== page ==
Learn what’s involved in building fantasy worlds, why this is important, and how to develop your world-building process.
What is a Fantasy Novel?
I should start with a confession. I don’t know how I’d define a fantasy novel. Or at least, I don’t know how to do it quickly. In fact, I’d be surprised if anyone can come up with a single short and robust definition for a genre that encompasses so much.
I might not be able to give a quick definition of fantasy – but I can quickly recognise it when I see it. It’s a genre that lands us in a new world. It takes us through the cupboard and into Narnia. It bustles us into Diagon Alley. It sets us trekking through Middle Earth. It opens up new and unexpected vistas.
These new worlds are a huge part of the excitement and appeal, and for a writer and world builder they offer endless possibilities.
There are no limits to what you can achieve in a genre containing landscapes as different as Tolkien’s black and brutal Mordor and Leigh Bardugo’s unsettling and thrilling Grishaverse. It takes in everything from the ruined gothic splendour of Mervyn Peake’s Gormenghast, to Andrew Coldecott’s insular and rural Rotherweird, not to mention all those rugged Orc-filled mountainscapes, terrifying post-nuclear dystopias, and heavenly utopias. And then, there’s Terry Pratchett’s masterful, loving satire of the whole idea of fantasy world building, the Discworld, which drifts through space and time on the back of four huge elephants, who themselves are on the craggy back of Great A’Tuin The Turtle.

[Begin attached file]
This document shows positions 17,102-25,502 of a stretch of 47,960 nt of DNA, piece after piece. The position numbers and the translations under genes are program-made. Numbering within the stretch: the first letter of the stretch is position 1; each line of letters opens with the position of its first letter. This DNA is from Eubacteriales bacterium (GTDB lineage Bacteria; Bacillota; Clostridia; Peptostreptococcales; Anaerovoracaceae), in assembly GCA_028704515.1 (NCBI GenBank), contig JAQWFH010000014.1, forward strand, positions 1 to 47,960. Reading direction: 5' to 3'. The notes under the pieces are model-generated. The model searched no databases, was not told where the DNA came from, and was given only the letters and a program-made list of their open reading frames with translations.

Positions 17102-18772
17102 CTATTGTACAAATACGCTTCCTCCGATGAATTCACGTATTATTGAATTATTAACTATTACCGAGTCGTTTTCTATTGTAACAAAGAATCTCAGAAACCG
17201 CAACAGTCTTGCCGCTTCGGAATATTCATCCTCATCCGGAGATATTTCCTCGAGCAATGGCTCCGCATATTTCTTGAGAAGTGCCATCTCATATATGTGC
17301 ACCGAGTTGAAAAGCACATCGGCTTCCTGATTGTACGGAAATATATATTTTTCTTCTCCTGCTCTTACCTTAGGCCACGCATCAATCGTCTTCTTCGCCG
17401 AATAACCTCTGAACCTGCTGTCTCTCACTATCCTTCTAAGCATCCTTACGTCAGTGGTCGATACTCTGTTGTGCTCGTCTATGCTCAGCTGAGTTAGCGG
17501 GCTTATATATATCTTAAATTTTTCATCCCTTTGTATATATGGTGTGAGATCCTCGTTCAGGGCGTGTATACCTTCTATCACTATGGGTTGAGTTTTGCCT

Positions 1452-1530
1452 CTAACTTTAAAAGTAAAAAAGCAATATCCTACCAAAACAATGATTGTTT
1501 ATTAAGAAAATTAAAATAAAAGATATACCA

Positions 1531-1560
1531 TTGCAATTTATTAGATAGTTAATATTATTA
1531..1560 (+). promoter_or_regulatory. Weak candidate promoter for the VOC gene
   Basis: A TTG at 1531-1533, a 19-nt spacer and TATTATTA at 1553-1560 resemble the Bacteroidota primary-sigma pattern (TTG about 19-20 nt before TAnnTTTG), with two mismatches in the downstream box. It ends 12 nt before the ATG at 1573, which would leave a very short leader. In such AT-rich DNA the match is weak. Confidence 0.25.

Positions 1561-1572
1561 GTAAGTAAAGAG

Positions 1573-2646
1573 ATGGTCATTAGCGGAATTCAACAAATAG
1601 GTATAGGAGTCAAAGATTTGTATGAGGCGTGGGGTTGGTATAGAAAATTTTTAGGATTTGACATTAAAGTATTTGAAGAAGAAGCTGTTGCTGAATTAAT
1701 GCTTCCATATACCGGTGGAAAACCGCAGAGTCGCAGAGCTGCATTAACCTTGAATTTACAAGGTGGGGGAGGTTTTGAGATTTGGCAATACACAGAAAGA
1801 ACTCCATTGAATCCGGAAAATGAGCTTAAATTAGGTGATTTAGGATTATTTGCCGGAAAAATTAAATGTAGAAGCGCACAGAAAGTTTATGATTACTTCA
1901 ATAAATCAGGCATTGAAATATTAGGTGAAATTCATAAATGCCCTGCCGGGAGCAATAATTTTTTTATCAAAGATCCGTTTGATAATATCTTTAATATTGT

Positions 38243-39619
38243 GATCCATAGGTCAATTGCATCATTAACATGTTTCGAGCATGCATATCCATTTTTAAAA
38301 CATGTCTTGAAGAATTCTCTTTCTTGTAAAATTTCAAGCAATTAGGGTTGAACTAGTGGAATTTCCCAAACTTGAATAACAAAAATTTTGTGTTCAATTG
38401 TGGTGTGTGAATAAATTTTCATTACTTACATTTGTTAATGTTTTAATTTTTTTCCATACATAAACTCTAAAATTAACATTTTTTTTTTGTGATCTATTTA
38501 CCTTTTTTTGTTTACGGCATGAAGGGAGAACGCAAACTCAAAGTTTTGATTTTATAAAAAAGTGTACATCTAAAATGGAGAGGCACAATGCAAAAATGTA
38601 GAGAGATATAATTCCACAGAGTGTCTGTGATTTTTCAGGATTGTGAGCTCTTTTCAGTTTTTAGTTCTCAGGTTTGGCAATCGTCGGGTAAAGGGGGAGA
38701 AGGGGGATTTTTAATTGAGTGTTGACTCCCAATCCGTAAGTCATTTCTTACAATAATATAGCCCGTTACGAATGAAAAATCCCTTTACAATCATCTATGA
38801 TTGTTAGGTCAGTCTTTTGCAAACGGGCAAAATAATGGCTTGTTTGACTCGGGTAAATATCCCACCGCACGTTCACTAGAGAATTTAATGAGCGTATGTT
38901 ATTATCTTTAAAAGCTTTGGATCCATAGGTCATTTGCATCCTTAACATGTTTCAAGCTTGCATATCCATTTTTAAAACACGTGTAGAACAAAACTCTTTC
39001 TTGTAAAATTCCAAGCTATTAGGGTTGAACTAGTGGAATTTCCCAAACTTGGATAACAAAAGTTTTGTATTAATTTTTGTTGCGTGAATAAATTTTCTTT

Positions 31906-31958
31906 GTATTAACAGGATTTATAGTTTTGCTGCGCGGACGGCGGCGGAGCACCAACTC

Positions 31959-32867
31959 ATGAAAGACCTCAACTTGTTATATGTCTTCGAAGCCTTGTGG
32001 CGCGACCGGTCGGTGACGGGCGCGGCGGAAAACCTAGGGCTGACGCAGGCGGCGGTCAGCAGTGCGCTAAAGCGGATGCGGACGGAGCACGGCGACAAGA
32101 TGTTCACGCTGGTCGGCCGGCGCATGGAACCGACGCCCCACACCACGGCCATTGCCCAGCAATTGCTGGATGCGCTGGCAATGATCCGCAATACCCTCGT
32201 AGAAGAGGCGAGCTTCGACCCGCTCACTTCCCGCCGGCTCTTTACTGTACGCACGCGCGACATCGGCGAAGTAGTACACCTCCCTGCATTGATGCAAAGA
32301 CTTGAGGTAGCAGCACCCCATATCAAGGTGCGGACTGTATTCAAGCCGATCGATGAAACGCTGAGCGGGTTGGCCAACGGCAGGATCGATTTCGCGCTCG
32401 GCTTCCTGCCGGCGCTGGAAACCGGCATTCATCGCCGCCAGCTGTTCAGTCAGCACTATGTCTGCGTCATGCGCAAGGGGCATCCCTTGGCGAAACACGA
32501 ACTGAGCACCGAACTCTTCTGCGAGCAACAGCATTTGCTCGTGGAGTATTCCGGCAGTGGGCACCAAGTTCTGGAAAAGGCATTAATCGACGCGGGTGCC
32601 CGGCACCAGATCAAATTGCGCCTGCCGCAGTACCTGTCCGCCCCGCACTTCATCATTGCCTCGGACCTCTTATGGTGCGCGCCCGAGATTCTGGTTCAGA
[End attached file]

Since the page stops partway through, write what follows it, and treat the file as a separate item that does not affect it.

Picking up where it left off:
In short, fantasy world creation can look like whatever you want it to look like.
What is Worldbuilding?
Back in the day, fantasy world creation was easy to characterise as a few scantily clad maidens, a lot of swords with names, a couple of big dragons, and a liberal garnish of incomprehensible magic. Luckily, it’s a whole lot more than that now.
Yet, even where all those clichés are present and correct, you can still create something profound and compelling: just look at the success of George RR Martin’s Game Of Thrones novels.
There’s also far more to creating fantasy worlds than waving around wands and saying a few magic words. The genre allows writers to explore all sorts of new ideas. It also allows them to say all sorts about our own world. It’s often by encountering these differences that we learn who we are. And if there’s also excitement, adventure, diversity, and mind-bending invention on the way, well, so much the better.
In fact, fantasy world-building is all about pushing the boundaries of possibility. It allows you not only to set the stage on which your story will play out, but to turn that stage into just about anything. To fill it with all the creatures of your imagination.
In a fantasy world, you don’t have to be bound by the laws of physics. You can invent your own animals. You can create your own societies with their own customs and their own histories. You can give them new mythologies, new religions, new mysteries and power systems. You can invent new philosophies. You can control geography, lore, technology, economics, language, politics. You can – if you dare – entirely ignore contemporary morality.